July 30, 2004

Training grant to foster cross-school collaboration

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Monroe Carell Jr., center, helps patients and donor, August Gallo of New Orleans, unwrap one of four “Sabriya’s Castles of Fun” units last week at the hospital. Photo by Daniel Dubois

Training grant to foster cross-school collaboration

Vanderbilt University has been awarded a training grant from the National Institutes of Health (NIH) that will foster a collaboration between the Radiology and Biomedical Engineering departments.

The grant, worth $1.37 million over a five-year period, is a T32 training program that will support six graduate students to undertake Ph.D. studies in Biomedical Imaging. John Gore, Ph.D., director of the Vanderbilt Institute of Imaging Science, will be the director of the program.

“There are lots of training grants, but this is the first for predoctoral research in imaging given by NIBIB (National Institute for Biomedical Imaging and Bioengineering). They have funded four new predoctoral training grants in Biomedical Engineering this year, and this one was the only one dedicated to imaging,” he said.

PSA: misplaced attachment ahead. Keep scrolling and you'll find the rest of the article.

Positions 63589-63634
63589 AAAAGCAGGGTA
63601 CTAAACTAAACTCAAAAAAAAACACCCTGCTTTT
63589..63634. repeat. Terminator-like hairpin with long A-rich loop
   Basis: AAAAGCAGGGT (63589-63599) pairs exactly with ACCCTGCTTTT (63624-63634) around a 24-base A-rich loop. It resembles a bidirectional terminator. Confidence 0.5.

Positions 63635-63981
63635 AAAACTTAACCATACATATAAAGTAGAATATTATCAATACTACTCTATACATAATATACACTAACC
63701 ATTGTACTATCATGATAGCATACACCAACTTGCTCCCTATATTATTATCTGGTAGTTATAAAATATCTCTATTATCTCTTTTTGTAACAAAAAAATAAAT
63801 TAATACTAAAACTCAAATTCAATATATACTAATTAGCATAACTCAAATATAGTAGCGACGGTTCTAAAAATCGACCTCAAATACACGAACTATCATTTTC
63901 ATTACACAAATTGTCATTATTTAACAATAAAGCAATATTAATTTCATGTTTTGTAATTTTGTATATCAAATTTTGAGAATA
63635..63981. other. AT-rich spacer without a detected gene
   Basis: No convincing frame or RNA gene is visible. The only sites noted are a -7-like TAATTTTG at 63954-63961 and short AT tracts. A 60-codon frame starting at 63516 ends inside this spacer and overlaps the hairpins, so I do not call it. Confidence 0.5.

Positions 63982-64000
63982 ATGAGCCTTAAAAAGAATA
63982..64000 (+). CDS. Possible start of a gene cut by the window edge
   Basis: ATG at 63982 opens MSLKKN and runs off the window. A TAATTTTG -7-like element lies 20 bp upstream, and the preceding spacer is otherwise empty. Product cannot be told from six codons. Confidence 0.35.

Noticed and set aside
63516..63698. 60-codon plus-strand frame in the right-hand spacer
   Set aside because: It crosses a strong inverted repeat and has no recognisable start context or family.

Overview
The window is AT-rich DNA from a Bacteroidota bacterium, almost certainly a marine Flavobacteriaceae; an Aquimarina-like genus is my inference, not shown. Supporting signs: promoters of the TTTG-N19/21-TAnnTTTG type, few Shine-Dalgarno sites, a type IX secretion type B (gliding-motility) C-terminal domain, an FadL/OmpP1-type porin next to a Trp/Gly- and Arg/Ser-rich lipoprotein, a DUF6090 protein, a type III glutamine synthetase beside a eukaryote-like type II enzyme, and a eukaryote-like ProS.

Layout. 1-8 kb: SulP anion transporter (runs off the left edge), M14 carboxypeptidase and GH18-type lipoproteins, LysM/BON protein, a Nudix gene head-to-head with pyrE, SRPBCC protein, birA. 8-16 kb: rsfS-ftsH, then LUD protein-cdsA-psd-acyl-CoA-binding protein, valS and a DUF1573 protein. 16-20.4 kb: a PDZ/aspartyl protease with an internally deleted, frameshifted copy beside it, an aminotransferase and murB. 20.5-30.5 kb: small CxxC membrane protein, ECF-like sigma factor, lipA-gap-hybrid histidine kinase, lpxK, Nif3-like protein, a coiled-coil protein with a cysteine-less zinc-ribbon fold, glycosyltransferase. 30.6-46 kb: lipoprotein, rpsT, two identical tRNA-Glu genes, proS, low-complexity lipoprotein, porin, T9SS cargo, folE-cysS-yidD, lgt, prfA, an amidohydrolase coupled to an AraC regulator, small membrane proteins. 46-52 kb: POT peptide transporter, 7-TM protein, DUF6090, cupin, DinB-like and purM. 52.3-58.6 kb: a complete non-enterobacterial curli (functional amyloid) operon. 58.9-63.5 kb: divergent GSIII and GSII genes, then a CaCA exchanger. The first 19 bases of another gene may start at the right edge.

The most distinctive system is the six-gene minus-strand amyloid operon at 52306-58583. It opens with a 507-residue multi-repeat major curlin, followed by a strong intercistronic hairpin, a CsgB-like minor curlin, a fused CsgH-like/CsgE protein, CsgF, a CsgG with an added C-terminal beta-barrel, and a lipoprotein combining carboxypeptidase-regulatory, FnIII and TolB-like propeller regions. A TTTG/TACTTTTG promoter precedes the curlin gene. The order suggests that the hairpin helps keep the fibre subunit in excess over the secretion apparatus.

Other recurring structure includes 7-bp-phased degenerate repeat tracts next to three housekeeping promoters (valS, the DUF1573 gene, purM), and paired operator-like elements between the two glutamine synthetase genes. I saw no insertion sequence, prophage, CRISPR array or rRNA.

NIH training grants are given to eligible institutions to develop or enhance research training opportunities for students who are selected by the institution and are training for careers in specified areas of biomedical, behavioral and clinical research.

Students pursuing the program will have opportunities to participate in world-class imaging research led by the faculties in Biomedical Engineering, Radiology, Radiological Science and other programs.

Not only will this grant provide six graduate students an opportunity to work in Imaging Science, the students will also be offered support for the first two years as Research Assistants, so they may have time to decide where they want to do research.

“This is particularly valuable because it means we can compete for the best students and allow them to explore different areas of imaging prior to settling on a research topic. It will be very valuable to allow students to work with faculty without encumbering their research grants,” Gore said.

“This award will be extremely helpful to us in attracting highly qualified predoctoral students for the Biomedical Engineering and related programs,” said Tom Harris, M.D., Ph.D., professor and chair of Biomedical Engineering.

Because this training grant will provide cross-school collaboration between the Radiology and Biomedical Engineering departments, the faculties are anticipated to reach an even closer relationship.